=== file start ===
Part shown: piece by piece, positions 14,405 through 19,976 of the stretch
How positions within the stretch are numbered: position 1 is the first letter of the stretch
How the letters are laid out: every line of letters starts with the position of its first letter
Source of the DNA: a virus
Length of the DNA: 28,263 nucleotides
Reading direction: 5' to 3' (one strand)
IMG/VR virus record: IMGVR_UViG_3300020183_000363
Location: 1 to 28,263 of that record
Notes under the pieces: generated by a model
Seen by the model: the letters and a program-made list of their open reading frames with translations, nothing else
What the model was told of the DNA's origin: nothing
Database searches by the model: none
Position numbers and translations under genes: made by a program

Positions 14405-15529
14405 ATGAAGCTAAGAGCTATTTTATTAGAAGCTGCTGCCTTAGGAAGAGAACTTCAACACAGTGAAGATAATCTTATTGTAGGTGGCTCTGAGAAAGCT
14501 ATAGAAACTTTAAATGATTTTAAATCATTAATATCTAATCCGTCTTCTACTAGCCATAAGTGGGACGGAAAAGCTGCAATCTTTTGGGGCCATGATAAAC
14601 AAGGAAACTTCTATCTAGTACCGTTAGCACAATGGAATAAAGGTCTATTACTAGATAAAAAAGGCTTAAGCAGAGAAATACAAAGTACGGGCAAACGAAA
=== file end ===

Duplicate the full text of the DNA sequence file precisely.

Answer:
Part shown: piece by piece, positions 14,405 through 19,976 of the stretch
How positions within the stretch are numbered: position 1 is the first letter of the stretch
How the letters are laid out: every line of letters starts with the position of its first letter
Source of the DNA: a virus
Length of the DNA: 28,263 nucleotides
Reading direction: 5' to 3' (one strand)
IMG/VR virus record: IMGVR_UViG_3300020183_000363
Location: 1 to 28,263 of that record
Notes under the pieces: generated by a model
Seen by the model: the letters and a program-made list of their open reading frames with translations, nothing else
What the model was told of the DNA's origin: nothing
Database searches by the model: none
Position numbers and translations under genes: made by a program

Positions 14405-15529
14405 ATGAAGCTAAGAGCTATTTTATTAGAAGCTGCTGCCTTAGGAAGAGAACTTCAACACAGTGAAGATAATCTTATTGTAGGTGGCTCTGAGAAAGCT
14501 ATAGAAACTTTAAATGATTTTAAATCATTAATATCTAATCCGTCTTCTACTAGCCATAAGTGGGACGGAAAAGCTGCAATCTTTTGGGGCCATGATAAAC
14601 AAGGAAACTTCTATCTAGTACCGTTAGCACAATGGAATAAAGGTCTATTACTAGATAAAAAAGGCTTAAGCAGAGAAATACAAAGTACGGGCAAACGAAA